Tennis Levels


Junior Tennis Levels

Beginner - This program is designed for players who are just starting to learn tennis. Our emphasis is placed on sound fundamentals of the game, from proper footwork and grips to stroke production and movement. Basics of match play will also be introduced.

Advanced Beginner - This program is designed for the player who has some experience and completed the beginner level. This player can hit ground strokes with proper grips and stance as well as having a basic execution of volleys and serves. Our focus will be on developing reliable ground strokes, volleys and serves as well as consistency, movement and ball control.

Intermediate - This program is designed for a player who has some tournament experience at the local or club level. Students will discover and develop advanced techniques and footwork skills. Live ball drills will be used with an emphasis on movement, court positioning, strategy and mental toughness.

Advanced Intermediate - This program is geared towards players who have tournament experience at the USTA Middle States or Sectional level and above. Emphasis is placed on high percentage tennis and the development of an all court game using efficient and effective strokes. Students will build power and consistency, learn winning strategies and improve mental toughness. Players will be challenged through variety of advanced fast paced live ball tactical and technical drills.

High School (ages 13-17) - This program is designed for the player who is currently on or is expecting to be on his or her High School Varsity or Junior Varsity Tennis team. Students will improve their strokes, footwork, physical conditioning and self-confidence in singles and doubles competition.

Adult Tennis Levels

2.0 - This player needs on-court experience, with an emphasis on play. This player struggles to find an appropriate contact point, needs stroke development/lessons and is not yet familiar with basic positions for singles and doubles.

2.5This player is learning to judge where the ball is going when receiving the ball, although movement and recovery are not in sync. Can sustain a rally of slow pace with other players of similar ability and is beginning to develop strokes. This player is becoming more familiar with the basic positions for singles and doubles. This player is ready to play social matches, leagues and low-level tournaments.

Potential limitations: grip weaknesses; not attempting full swing on serve; inconsistent toss on serve; limited transitions to net.

3.0This player is fairly consistent when hitting medium-paced shots, but is not comfortable with all strokes and lacks execution when trying for directional control, depth,  pace or altering distance of shots. Most common doubles formation is one up, one back.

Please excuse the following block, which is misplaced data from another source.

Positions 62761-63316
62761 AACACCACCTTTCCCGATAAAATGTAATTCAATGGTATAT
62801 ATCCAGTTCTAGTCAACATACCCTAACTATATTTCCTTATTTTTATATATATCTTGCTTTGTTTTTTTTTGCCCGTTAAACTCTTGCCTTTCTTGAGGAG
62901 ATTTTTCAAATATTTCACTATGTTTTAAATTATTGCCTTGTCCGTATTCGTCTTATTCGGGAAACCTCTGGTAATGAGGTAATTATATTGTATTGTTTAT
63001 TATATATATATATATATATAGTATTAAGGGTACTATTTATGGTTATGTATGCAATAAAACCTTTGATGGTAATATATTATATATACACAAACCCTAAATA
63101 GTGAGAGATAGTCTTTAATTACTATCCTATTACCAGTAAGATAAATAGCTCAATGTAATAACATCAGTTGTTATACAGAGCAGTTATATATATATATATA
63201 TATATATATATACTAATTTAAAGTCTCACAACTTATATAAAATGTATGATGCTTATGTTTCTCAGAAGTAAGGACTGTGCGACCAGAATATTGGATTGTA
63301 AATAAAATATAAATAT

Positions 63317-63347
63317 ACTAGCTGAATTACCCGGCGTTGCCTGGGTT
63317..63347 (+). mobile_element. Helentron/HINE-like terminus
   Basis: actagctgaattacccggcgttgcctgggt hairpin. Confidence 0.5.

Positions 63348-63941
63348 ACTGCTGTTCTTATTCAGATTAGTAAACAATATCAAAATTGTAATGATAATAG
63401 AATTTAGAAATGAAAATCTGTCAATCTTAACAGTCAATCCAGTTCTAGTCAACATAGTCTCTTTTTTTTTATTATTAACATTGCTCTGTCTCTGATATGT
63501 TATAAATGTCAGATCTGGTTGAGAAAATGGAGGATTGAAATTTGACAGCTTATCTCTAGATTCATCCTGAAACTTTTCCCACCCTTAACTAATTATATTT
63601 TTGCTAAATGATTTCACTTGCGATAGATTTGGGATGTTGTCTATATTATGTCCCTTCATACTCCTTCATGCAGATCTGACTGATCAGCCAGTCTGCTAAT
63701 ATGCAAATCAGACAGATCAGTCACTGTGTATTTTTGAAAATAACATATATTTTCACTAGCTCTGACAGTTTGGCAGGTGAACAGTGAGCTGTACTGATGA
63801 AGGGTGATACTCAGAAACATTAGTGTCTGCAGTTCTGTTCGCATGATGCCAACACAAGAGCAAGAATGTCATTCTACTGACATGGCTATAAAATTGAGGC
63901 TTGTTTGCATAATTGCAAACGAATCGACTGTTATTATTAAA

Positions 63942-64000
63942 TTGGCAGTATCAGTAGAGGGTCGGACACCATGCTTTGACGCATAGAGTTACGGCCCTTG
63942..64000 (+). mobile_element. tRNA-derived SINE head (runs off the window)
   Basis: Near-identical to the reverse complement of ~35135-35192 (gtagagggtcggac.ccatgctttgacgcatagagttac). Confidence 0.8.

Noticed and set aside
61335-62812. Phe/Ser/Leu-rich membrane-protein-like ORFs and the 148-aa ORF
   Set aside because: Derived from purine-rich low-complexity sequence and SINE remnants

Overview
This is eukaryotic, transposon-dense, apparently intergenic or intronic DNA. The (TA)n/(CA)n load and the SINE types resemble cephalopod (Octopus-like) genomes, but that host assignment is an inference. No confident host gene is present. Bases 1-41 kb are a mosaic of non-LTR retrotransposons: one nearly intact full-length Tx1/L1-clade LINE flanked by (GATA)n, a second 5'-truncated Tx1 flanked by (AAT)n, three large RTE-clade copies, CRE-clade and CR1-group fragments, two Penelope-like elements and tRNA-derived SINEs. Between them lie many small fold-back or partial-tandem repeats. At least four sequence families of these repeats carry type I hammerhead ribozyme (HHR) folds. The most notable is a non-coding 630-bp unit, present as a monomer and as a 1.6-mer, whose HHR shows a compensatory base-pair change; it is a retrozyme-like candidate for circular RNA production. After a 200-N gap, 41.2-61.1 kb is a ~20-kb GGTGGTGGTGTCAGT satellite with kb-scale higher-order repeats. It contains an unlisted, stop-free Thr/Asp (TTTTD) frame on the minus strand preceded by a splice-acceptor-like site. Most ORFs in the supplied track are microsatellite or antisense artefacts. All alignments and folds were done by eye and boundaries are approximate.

Potential limitations: consistency when applying or handling pace; difficulty handling shots “outside of their strike zone”; can be uncomfortable at the net.

3.5This player has achieved improved stroke dependability with directional control on moderate shots, but still lacks depth, variety and the ability to alter distance of shots. The effective use of lobs, overheads, approach shots, and volleys is limited due to a lack of confidence. This player is more comfortable at the net, has improved court awareness, and is developing teamwork in doubles.

Potential limitations or strengths: “This is the level at which it begins to be about what skills a player can display on court, not what they can’t.” Players at this level may start to utilize mental skills related to concentration, tactics and strategy.

4.0This player has dependable strokes, including directional control, depth and the ability to alter distance of shots on both forehand and backhand sides during moderately paced  play, plus the ability to use lobs, overheads, approach shots, and volleys with more success. This player occasionally forces errors when serving. Rallies may be lost due to impatience. Teamwork in doubles is evident.

Potential strengths: less likely to beat themselves; more dependable second serve; recognizes opportunities to finish points.

4.5This player has begun to vary the use of pace and spins, has good movement, can control distance and depth of shots, and is beginning to develop game plans according to strengths and weaknesses. This player can hit the first serve with power and accuracy and can place the second serve. This player tends to overhit on difficult shots. Aggressive net play is common in doubles.

Potential strengths: points are won and lost off the serve more often; better able to cover weaknesses; beginning to develop a weapon around which their game can be built.


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